As graphene's popularity grows as an advanced "wonder" material, the speed and quality at which it can be manufactured will be paramount. With that in mind,...

Im Focus: Exotic quantum states made from light: Physicists create optical “wells” for a super-photon

Physicists at the University of Bonn have managed to create optical hollows and more complex patterns into which the light of a Bose-Einstein condensate flows. The creation of such highly low-loss structures for light is a prerequisite for complex light circuits, such as for quantum information processing for a new generation of computers. The researchers are now presenting their results in the journal Nature Photonics.

Light particles (photons) occur as tiny, indivisible portions. Many thousands of these light portions can be merged to form a single super-photon if they are...

Im Focus: Circular RNA linked to brain function

For the first time, scientists have shown that circular RNA is linked to brain function. When a RNA molecule called Cdr1as was deleted from the genome of mice, the animals had problems filtering out unnecessary information – like patients suffering from neuropsychiatric disorders.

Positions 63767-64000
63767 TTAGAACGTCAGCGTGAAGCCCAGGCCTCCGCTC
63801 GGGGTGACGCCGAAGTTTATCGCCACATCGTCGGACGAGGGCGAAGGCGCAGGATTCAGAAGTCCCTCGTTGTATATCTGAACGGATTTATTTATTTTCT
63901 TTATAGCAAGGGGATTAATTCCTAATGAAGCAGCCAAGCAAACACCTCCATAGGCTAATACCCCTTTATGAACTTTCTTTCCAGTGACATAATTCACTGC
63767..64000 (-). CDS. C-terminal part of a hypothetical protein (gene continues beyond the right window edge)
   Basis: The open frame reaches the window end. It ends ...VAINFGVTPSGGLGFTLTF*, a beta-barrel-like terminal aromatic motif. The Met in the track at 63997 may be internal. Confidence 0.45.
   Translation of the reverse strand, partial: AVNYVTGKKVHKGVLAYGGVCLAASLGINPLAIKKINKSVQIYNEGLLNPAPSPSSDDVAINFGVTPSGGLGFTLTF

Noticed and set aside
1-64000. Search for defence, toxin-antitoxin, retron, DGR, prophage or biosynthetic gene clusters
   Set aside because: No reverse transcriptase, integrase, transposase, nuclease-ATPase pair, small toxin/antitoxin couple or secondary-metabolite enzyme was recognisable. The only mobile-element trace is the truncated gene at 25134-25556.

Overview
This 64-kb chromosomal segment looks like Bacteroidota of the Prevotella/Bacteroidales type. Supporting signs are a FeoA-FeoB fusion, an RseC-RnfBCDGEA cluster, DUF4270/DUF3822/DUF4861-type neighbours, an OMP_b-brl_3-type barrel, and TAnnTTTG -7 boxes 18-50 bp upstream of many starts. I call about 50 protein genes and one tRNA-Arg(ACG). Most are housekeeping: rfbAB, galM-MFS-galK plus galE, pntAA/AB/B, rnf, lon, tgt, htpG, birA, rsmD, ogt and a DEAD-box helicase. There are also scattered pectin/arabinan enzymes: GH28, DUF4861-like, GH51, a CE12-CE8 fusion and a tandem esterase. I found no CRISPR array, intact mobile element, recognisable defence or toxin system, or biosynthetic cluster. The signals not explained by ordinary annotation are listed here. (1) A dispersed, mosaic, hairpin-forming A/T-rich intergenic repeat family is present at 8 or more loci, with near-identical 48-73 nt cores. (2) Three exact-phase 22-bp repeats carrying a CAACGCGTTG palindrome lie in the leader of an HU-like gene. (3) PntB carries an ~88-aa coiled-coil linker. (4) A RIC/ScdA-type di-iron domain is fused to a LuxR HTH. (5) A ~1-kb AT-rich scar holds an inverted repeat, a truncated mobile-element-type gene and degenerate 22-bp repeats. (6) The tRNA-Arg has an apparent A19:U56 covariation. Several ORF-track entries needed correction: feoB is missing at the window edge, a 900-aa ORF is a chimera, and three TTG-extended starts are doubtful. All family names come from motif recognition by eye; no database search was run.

While hundreds of circular RNAs (circRNAs) are abundant in mammalian brains, one big question has remained unanswered: What are they actually good for? In the...

Im Focus: RAVAN CubeSat measures Earth's outgoing energy

An experimental small satellite has successfully collected and delivered data on a key measurement for predicting changes in Earth's climate.

The Radiometer Assessment using Vertically Aligned Nanotubes (RAVAN) CubeSat was launched into low-Earth orbit on Nov. 11, 2016, in order to test new...